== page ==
What Is a Wall Plate in Wooden Building Framing?

June 12, 2024






Understanding Wall Plates in Wooden Building Framing

A plate or wall plate is a crucial horizontal, structural, load-bearing member in wooden building framing. Wall plates serve the purpose of distributing loads from the roof or upper floors down to the foundation.

Types of Wall Plates in Timber Framing

Ground-Plate

Positioned at the bottom of a structure.

Window-Plate (obsolete)

Placed around window openings.

Raising Plate or Top Plate

Located at the top of the wall.

Bressummer

A special heavy timber supporting a wall over an opening, like a lintel. Common in Australia.

Specialized Terminology

Crown Plate

A purlin-like beam in roof framing supported by crown posts.

Purlin Plate

Supports common rafters in the roof framing.

Sole Plate or Sill Plate

At the bottom near the foundation but usually referred to simply as a sole or sill.

Types of Wall Plates in Platform Framing

Sill Plates

Located at the bottom and bolted or strapped securely to the foundation. They hold the house against heavy winds. Methods of fastening include J-bolts, anchor bolts, or newer galvanized strapping techniques.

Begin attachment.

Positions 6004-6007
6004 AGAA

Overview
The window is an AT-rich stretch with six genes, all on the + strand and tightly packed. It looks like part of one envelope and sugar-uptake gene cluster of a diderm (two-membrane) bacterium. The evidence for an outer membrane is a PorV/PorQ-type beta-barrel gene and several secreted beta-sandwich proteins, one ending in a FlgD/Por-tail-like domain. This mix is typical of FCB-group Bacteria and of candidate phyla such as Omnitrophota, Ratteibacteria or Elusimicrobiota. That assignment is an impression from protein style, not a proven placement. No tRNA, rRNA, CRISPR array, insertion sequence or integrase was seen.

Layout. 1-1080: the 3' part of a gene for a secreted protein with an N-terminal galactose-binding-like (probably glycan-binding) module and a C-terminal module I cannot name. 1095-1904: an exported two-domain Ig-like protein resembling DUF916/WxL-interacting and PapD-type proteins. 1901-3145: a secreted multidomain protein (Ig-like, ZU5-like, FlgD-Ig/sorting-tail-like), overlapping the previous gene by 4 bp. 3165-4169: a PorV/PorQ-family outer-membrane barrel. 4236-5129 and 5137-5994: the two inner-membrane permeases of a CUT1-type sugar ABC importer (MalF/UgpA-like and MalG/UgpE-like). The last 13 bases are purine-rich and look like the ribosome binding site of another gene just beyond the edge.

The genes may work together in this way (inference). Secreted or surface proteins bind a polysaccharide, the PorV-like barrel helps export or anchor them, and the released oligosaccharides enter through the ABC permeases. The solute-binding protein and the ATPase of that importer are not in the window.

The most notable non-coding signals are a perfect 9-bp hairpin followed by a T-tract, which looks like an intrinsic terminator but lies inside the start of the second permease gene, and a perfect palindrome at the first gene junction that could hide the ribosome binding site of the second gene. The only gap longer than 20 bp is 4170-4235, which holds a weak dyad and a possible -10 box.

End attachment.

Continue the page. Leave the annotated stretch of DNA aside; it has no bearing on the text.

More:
Lower Wall Plates (Base Plate, Floor Plate, or Bottom Plate)

Positioned at the bottom of wall sections and through nailed to wall studs. Provide the bottom boundary when assembled into a rectangular wall section. On upper stories, these plates are nailed to supporting floor platforms, supported by the lower walls.

Upper Wall Plates (Top Plate or Ceiling Plate)

Fastened along the top of wall studs before lifting the wall into position. The next story’s platform or the ceiling and roof assembly rest on this plate. A second layer of lumber (double top plate) is always added to enhance stability, known as top plating.

Each type of wall plate in both timber and platform framing has a specific role in maintaining the stability and structural soundness of a wooden building. Understanding these components and their functions ensures proper construction techniques and adherence to building codes, essential for the resilience and durability of the structure.


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